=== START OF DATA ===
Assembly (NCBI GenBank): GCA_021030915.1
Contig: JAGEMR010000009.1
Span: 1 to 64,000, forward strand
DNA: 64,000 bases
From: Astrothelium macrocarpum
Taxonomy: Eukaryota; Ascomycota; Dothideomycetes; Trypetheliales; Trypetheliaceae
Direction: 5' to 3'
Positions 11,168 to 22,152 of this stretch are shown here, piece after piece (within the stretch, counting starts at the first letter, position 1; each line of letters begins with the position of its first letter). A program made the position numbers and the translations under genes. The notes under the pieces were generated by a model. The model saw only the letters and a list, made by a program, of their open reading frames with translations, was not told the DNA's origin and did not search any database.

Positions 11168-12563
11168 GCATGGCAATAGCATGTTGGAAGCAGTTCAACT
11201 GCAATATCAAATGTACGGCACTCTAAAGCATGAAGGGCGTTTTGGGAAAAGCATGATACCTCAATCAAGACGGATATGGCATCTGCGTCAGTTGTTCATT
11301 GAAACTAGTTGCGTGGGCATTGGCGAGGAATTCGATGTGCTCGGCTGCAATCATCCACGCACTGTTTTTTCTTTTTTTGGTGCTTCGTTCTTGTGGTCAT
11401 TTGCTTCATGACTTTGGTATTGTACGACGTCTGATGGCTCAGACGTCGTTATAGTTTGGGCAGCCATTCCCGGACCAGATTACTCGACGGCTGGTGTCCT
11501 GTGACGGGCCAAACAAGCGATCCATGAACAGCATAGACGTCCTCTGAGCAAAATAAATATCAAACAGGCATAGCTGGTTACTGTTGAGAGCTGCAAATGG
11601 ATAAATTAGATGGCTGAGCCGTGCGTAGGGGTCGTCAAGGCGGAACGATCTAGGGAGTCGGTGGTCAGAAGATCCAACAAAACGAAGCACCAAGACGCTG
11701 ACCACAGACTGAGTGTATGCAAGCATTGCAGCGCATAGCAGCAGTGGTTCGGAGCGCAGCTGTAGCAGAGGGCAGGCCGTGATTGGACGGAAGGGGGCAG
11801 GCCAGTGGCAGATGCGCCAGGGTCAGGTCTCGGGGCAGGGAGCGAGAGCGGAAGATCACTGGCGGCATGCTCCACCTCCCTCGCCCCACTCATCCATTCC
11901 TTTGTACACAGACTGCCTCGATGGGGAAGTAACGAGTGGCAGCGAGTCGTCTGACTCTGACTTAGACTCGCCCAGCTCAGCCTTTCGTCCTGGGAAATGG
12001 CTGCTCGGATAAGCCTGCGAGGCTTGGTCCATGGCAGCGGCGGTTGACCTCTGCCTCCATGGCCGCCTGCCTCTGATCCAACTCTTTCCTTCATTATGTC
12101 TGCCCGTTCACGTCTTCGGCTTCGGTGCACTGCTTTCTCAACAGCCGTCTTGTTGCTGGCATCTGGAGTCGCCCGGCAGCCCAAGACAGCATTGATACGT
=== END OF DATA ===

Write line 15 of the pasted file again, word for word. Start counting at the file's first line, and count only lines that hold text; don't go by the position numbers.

11601 ATAAATTAGATGGCTGAGCCGTGCGTAGGGGTCGTCAAGGCGGAACGATCTAGGGAGTCGGTGGTCAGAAGATCCAACAAAACGAAGCACCAAGACGCTG